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Chief justices to crack down on crawls with underaged hard alcohol consumption

Courtesy Alp Yakici

By Sammi Johnson     1/15/19 11:26pm

Crawl stop hosts will now be responsible for transports that occur at their stops as part of a campus-wide effort to better regulate crawls, according to multiple chief justices.

Chief justices will also refuse to register events with underage hard alcohol consumption, students must fill out a form before hosting a crawl stop or face a fine, according to Hanszen College Chief Justice Frank Frankovsky. This rule is a shift from when event registration involving hard alcohol was a gray area, according to Duncan College Chief Justice Cole Crawford.

“Hard alcohol is chiefly used to save money and offer diversity in drink options,” Hanszen College Chief Justice Frank Frankovsky said. “But I would say that hard alcohol crawls are considered a high risk event, because if you have eight stops, you’re basically drinking eight hard alcohol beverages in however long your crawl stops last. So it can get really, really messy.”

While the talks were aimed to reinforce alcohol safety on campus, Frankovsky said he vocalized a concern to the administration and the other chief justices that the new rules could incentivize some students to lie about what drinks they will be serving at an event in order to successfully register their parties. 

Hanszen freshman Syed Shams said the new rules appear to be more focused on protecting the university’s image than student safety. 

“I get this is permanent and it’s trying to be pro-safety, but this seems really anti-transport,” Shams said. “This doesn’t seem like really informed, well-meaning people making these policies up; these seem like people who are trying to save face for the university, making new policies so people won’t get transported.” 

Crawford said that while not every host will be given the same punishment, all hosts are expected to take a more active role by avoiding double serving and distributing alcohol to already-intoxicated students. 

“This is really because every single alcohol issue we’ve had at Duncan, and pretty much across campus, has been because of crawls,” Crawford, a Duncan senior, said. “You guys have been on crawls, I’ve been on crawls and it’s very rare to have a stop that is not hard alcohol, honestly. In order for us to bring back crawls to Duncan, we need to have a campus-wide plan, and we’ve already been talking about this.”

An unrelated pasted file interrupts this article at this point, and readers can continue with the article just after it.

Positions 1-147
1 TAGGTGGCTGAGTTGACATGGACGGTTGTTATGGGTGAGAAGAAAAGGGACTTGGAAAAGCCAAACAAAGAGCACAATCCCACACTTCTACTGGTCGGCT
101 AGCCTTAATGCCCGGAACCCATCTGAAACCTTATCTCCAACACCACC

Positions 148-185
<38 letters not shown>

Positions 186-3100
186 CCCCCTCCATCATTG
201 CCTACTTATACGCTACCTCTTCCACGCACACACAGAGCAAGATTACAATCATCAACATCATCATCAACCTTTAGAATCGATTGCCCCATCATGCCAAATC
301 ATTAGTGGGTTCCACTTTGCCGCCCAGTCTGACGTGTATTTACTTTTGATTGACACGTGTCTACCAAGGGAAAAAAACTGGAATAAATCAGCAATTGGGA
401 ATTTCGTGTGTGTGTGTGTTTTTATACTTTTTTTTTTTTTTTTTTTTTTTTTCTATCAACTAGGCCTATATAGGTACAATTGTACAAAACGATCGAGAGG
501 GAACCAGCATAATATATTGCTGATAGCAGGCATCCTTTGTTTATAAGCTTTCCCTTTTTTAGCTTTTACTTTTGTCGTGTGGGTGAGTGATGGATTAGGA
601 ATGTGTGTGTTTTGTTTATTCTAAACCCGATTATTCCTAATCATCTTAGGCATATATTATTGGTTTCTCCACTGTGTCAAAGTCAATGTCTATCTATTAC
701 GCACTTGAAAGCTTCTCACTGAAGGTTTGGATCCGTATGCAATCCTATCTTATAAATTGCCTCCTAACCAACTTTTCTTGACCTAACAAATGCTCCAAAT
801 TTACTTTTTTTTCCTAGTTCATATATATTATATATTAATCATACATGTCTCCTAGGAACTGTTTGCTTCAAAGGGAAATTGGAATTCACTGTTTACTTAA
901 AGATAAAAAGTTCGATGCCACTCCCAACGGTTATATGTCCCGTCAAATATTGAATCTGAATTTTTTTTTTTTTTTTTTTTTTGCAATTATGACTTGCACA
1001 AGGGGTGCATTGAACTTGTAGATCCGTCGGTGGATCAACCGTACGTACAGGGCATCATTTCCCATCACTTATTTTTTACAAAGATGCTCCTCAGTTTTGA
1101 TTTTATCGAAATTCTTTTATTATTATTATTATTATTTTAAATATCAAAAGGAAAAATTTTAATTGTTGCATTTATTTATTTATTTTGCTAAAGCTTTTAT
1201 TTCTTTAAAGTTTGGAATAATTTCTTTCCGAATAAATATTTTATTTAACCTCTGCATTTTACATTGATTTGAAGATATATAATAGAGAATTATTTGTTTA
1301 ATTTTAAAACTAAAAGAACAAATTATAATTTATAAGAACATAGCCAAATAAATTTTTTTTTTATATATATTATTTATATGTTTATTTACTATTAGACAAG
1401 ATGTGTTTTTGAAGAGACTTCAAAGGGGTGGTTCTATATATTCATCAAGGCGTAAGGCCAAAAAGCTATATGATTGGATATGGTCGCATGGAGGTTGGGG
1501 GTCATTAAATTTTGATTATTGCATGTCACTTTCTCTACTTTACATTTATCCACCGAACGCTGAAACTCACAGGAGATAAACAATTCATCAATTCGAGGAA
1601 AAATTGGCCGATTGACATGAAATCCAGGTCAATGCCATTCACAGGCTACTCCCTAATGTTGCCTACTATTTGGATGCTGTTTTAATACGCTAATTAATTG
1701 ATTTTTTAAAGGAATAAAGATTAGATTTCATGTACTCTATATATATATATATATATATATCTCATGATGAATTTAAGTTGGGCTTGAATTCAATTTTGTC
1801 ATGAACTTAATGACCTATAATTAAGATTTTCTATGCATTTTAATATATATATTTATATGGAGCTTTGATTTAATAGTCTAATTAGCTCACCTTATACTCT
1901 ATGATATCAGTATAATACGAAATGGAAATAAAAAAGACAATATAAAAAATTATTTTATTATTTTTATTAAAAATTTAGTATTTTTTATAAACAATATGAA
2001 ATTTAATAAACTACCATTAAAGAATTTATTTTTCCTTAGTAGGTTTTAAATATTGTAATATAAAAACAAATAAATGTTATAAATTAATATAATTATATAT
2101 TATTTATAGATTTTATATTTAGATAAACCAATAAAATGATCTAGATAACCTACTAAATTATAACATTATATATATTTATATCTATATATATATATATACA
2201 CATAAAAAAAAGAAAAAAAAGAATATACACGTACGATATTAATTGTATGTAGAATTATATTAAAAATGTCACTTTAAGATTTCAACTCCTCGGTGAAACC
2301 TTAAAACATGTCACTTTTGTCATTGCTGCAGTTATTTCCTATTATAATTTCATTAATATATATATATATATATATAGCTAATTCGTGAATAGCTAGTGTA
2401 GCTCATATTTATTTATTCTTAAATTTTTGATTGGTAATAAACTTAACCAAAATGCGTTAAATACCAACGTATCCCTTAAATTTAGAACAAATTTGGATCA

Following the alcohol talk at Duncan on Jan. 9 and 10, the temporary ban on alcohol-related events at the college was lifted via an email from the Duncan magisters before the Will Rice College public party, Risky Business, on Jan. 11. However, Crawford said a ban on crawl stops at Duncan will remain in place until there is a campus-wide, concrete initiative in place in order to make crawls safer. 

“We were talking about it with the presidents and the CJs, and we thought [the talks] would be a really good way of setting a unified front at the beginning of the semester and really establishing what the situation was moving forward,” Crawford said. “Not that there was any alcohol policy changes, but changes in how the CJ role is understood. We just wanted to make sure that everyone was on the same page moving forward.” 

Duncan held separate talks: one for freshmen and sophomores and one for juniors and seniors. Hanszen and Sid Rich also had talks during syllabus week that were mandatory for underage students. 

The talks were prompted by concerns raised by the administration and some college adult teams over the increase in student transports last semester and an apparent lack of a culture of care on campus, according to McKinzie Chambers, chief justice at Sid Rich. 

“This job is based on trust, both in the college’s honesty and in the CJ’s ability to do their job,” Chambers, a Sid Rich junior, said. “I trust [Sid students] to register their events honestly, consider the safety of themselves and their friends and take responsibility for their actions. Lastly, if someone is intent on having hard alcohol, this talk may not change their attitude, but it may encourage them to be safer while hosting.”

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